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Can cable operators downgrade the video quality of digital channels

Discussion in 'TiVo Coffee House - TiVo Discussion' started by nrnoble, Jul 17, 2013.

  1. nrnoble

    nrnoble Member

    Aug 25, 2004
    My question is do cable operators have the option to lower the bitrate of digital channels, thus lowering the video quality.

    Hypothetical example: HBO's source feed might be 720p at 8Mbits per second, but the cable operator decides to lower it to 720p at 5Mbits per second in order accommodate all the channels and add more. At 5Mbit it would still look good, but if were compared to the original feed, people could see the difference.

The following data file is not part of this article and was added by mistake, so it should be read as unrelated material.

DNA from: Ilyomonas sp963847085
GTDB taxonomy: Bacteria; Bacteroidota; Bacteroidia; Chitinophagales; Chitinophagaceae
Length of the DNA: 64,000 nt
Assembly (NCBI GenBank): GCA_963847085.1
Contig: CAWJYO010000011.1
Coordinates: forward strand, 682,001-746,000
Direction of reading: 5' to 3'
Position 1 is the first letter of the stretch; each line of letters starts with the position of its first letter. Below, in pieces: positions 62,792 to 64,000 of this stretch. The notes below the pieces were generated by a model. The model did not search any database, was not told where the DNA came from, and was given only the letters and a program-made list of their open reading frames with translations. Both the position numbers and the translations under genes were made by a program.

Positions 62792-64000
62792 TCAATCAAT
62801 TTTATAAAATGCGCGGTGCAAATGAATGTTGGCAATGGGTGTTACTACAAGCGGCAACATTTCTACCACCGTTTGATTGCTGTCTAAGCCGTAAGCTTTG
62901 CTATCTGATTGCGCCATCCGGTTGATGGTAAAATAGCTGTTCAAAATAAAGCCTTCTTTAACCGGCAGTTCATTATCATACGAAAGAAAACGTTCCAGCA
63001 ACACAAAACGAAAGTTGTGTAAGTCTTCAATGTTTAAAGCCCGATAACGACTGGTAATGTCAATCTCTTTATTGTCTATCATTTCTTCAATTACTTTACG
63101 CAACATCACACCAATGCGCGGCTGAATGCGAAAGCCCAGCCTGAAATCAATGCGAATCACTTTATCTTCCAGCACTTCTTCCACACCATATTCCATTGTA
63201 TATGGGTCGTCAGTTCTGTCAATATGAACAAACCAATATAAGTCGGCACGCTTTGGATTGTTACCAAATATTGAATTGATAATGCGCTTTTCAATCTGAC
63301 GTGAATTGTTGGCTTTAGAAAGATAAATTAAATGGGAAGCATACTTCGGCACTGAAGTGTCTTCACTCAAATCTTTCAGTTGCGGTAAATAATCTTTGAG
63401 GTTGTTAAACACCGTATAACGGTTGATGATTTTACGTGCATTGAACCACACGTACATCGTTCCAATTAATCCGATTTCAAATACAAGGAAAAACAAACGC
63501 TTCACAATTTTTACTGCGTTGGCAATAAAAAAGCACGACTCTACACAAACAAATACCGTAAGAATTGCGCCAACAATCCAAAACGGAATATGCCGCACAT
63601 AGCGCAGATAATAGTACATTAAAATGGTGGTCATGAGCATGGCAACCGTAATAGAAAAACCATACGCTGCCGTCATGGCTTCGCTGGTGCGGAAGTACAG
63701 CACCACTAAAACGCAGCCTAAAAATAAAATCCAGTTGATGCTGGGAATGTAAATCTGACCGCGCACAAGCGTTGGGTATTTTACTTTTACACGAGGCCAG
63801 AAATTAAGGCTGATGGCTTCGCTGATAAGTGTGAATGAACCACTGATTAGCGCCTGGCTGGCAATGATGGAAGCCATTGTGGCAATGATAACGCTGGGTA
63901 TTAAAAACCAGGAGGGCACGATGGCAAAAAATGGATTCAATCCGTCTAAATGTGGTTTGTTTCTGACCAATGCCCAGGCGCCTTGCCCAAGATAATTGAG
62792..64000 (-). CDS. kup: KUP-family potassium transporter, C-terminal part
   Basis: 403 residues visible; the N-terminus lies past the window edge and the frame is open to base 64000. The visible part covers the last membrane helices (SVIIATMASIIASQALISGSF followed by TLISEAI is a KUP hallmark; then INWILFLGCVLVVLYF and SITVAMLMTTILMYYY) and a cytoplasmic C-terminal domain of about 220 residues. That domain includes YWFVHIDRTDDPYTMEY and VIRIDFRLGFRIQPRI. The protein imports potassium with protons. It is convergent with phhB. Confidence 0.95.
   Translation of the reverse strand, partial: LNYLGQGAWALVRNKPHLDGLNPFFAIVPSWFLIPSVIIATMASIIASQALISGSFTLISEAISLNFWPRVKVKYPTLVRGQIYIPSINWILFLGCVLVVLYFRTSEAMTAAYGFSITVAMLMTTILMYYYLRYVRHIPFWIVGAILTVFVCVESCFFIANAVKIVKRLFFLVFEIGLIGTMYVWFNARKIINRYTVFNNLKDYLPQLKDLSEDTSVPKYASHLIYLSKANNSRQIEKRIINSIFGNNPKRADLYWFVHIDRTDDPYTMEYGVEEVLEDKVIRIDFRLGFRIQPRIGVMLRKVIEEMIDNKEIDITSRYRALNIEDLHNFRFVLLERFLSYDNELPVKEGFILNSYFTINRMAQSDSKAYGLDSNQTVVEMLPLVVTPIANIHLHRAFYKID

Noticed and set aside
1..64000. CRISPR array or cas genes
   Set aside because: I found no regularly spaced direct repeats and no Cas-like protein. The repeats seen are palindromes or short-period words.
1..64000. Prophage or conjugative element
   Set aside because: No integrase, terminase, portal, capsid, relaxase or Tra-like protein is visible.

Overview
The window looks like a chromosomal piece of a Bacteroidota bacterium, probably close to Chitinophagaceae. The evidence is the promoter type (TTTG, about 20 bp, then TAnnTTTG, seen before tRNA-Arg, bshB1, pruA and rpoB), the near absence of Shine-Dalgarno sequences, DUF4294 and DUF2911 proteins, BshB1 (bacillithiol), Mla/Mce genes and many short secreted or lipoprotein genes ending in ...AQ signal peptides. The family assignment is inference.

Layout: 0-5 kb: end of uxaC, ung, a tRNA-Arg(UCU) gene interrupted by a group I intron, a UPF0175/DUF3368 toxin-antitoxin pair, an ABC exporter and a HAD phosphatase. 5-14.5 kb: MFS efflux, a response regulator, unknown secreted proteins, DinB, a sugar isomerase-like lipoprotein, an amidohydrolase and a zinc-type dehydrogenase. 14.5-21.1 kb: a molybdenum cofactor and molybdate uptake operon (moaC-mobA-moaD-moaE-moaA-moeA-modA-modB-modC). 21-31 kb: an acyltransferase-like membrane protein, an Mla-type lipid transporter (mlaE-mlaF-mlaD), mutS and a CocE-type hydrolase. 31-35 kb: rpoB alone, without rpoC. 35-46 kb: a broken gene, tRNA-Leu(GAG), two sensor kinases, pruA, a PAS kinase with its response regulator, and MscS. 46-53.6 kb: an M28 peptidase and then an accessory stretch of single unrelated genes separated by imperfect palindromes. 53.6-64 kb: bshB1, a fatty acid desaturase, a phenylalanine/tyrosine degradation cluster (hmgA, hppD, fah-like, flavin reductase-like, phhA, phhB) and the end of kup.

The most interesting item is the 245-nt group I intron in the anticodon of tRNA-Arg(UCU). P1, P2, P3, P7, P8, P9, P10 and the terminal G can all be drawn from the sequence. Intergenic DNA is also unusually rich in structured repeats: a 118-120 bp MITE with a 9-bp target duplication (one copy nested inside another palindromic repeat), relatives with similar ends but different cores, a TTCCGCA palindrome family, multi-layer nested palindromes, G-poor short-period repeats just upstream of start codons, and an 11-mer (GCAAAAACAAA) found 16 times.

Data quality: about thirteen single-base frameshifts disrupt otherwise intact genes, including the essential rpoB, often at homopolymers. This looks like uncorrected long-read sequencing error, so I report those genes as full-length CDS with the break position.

Years ago I had a TVRO system, and the signal was so clean it was as good as anything on DVD or better. I know it was only 480i, but it was perfectly clean signal coming from the source. I remember watching Star Trek: The next generation off satellite, and it made cable TV look like VHS tape because quality was downgraded by the time it reached my house over cable.
  2. kdmorse

    kdmorse Well-Known Member

    Jan 29, 2001
    Germantown, MD
    Yes. There was a time when they were really bad at it too. They've gotten better, but it's still a noticeable effect between cable providers. (Say, FIOS vs Comcast).

    However, they tend not to do it as much to their premium channels like HBO (or at least, they didn't used to). Channels like Sci-Fi, the CW, etc, used to suffer pretty badly.
  3. Worf